# The NPAR1WAY Procedure

#### Hodges-Lehmann Estimation of Location Shift

If you specify the HL option, PROC NPAR1WAY computes the Hodges-Lehmann estimate of location shift for two-sample data. This option also provides asymptotic confidence limits for the location shift (which are sometimes known as Moses confidence limits). You can specify the confidence level in the ALPHA= option in the PROC NPAR1WAY statement. By default, ALPHA=0.05, which produces 95% confidence limits. Additionally, you can request exact confidence limits for the location shift by specifying the HL option in the EXACT statement.

The Hodges-Lehmann estimator of location shift is associated with the Wilcoxon linear rank statistic. For more information, see Hollander and Wolfe (1999) and Hodges and Lehmann (1983).

PROC NPAR1WAY computes the Hodges-Lehmann estimate as the median of all paired differences between observations in the two samples (classes), which can be written as

The are observations in class 1, the are observations in class 2, and and denote the number of observations in class 1 and class 2, respectively.

By default, PROC NPAR1WAY uses the larger of the two classes as the reference class X (class 2). If both class have the same number of observations, PROC NPAR1WAY uses the class that appears second in the input data set as the reference class. You can specify the reference class by using the HL(REFCLASS=) option. REFCLASS=1 refers to the first class that is listed in the "Wilcoxon Scores" table, and REFCLASS=2 refers to the second class in the table. REFCLASS=class-value identifies the reference class by the formatted value of the CLASS variable.

Let m denote the total number of differences (), and let denote the kth value of among the ordered differences. When m is an odd number, the median difference is the value that has rank ,

When m is an even number, the median difference is the average of the values that have ranks and ,

Following Hollander and Wolfe (1999), the asymptotic lower and upper confidence limits for the location shift are

where is the largest integer less than or equal to , which is computed as

where and are the expected value and variance, respectively, of the Wilcoxon statistic S under the null hypothesis (as described in the section Simple Linear Rank Tests for Two-Sample Data), and is the percentile of the standard normal distribution. For Wilcoxon rank scores,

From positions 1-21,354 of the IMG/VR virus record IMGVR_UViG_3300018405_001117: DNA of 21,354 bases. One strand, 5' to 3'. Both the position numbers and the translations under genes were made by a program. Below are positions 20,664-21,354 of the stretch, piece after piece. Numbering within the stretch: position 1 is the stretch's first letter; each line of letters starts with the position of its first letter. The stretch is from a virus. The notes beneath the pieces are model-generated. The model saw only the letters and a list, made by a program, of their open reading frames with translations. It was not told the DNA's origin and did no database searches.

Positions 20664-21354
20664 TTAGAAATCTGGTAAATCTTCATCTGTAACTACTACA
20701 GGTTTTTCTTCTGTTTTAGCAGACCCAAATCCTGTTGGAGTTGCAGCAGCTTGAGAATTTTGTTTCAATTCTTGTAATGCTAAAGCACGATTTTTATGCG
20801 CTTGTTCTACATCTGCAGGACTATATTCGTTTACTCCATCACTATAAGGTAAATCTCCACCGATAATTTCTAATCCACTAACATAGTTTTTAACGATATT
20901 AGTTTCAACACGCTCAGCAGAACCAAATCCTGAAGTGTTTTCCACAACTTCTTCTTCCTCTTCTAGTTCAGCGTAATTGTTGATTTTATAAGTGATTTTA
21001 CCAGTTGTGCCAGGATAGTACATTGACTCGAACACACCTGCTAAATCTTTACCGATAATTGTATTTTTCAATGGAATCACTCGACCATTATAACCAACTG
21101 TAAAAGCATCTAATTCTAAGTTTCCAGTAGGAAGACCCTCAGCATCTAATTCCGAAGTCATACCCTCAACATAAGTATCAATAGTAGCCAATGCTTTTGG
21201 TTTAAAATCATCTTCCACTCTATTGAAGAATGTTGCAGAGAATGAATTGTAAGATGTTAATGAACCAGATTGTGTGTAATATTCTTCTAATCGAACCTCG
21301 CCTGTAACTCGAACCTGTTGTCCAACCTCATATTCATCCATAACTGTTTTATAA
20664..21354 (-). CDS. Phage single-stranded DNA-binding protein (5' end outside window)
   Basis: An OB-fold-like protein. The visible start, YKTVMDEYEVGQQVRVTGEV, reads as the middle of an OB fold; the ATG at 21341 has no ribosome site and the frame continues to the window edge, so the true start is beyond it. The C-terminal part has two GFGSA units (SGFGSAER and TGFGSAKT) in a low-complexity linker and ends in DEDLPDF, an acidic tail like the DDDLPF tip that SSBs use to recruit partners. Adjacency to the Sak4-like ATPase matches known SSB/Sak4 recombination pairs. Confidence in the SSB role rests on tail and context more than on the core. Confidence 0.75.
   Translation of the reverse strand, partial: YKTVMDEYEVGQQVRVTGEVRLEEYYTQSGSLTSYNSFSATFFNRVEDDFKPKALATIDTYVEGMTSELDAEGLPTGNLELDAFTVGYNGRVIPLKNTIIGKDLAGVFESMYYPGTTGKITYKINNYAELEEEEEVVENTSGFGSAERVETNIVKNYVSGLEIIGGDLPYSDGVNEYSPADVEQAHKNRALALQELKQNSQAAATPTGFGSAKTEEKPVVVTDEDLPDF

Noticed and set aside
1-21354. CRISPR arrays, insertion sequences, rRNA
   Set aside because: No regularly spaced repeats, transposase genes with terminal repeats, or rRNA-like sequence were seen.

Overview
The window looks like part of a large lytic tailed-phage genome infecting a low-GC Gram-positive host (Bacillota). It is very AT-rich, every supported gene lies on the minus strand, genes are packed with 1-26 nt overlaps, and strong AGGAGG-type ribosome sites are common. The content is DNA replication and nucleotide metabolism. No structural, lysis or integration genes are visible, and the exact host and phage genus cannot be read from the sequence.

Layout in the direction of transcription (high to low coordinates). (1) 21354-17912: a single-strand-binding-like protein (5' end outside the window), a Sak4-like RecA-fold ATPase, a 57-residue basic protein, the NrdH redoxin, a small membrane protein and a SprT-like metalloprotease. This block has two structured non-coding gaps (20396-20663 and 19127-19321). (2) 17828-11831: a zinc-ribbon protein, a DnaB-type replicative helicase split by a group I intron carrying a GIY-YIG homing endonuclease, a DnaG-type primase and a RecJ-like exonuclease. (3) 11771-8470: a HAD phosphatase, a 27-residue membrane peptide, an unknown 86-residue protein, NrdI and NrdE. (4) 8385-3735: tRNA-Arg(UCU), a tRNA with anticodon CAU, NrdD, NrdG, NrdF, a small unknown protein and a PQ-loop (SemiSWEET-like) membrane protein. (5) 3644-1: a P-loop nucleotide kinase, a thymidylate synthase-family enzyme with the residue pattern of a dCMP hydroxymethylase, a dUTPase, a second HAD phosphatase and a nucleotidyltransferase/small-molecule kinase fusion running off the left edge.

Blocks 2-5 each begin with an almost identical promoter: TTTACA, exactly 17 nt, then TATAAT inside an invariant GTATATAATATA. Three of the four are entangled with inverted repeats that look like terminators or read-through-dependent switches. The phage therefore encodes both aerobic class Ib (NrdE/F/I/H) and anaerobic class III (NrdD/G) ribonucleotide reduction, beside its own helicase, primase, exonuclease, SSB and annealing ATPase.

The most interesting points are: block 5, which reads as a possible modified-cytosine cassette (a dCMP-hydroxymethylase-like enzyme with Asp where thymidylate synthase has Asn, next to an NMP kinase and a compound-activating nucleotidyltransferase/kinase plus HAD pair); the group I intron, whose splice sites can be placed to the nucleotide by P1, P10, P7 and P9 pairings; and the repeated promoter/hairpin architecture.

When there are no tied values, for Wilcoxon scores equals

PROC NPAR1WAY displays the midpoint of the confidence interval , which can also be used as an estimate of location shift. For more information, see Lehmann (1963). Additionally, PROC NPAR1WAY provides an estimate of the asymptotic standard error of based on the length of the confidence interval, which is computed as

##### Exact Confidence Limits

If you specify the HL option in the EXACT statement, PROC NPAR1WAY computes exact confidence limits for the location shift between the two samples. You can specify the level of the confidence limits in the ALPHA= option in the PROC NPAR1WAY statement. By default, ALPHA=0.05, which produces 95% confidence limits.

PROC NPAR1WAY computes exact confidence limits for the location shift as described in Randles and Wolfe (1979, p. 180). PROC NPAR1WAY first generates the exact conditional distribution of the Mann-Whitney U statistic, which equals the number of pairwise differences that are positive, plus half the number of pairwise differences that are zero. The Mann-Whitney statistic is defined as

where

From the exact conditional distribution of the Mann-Whitney statistic , PROC NPAR1WAY chooses as the smallest value such that . Rounding up to the nearest integer , the lower confidence limit equals the difference that has a rank of .

To find the upper confidence limit, PROC NPAR1WAY chooses as the largest Mann-Whitney value such that . Rounding down to the nearest integer , the upper confidence limit equals the difference that has a rank of .

Because this is a discrete problem, the confidence coefficient is not exactly (1 – ) but is at least (1 – ); thus, these confidence limits are conservative.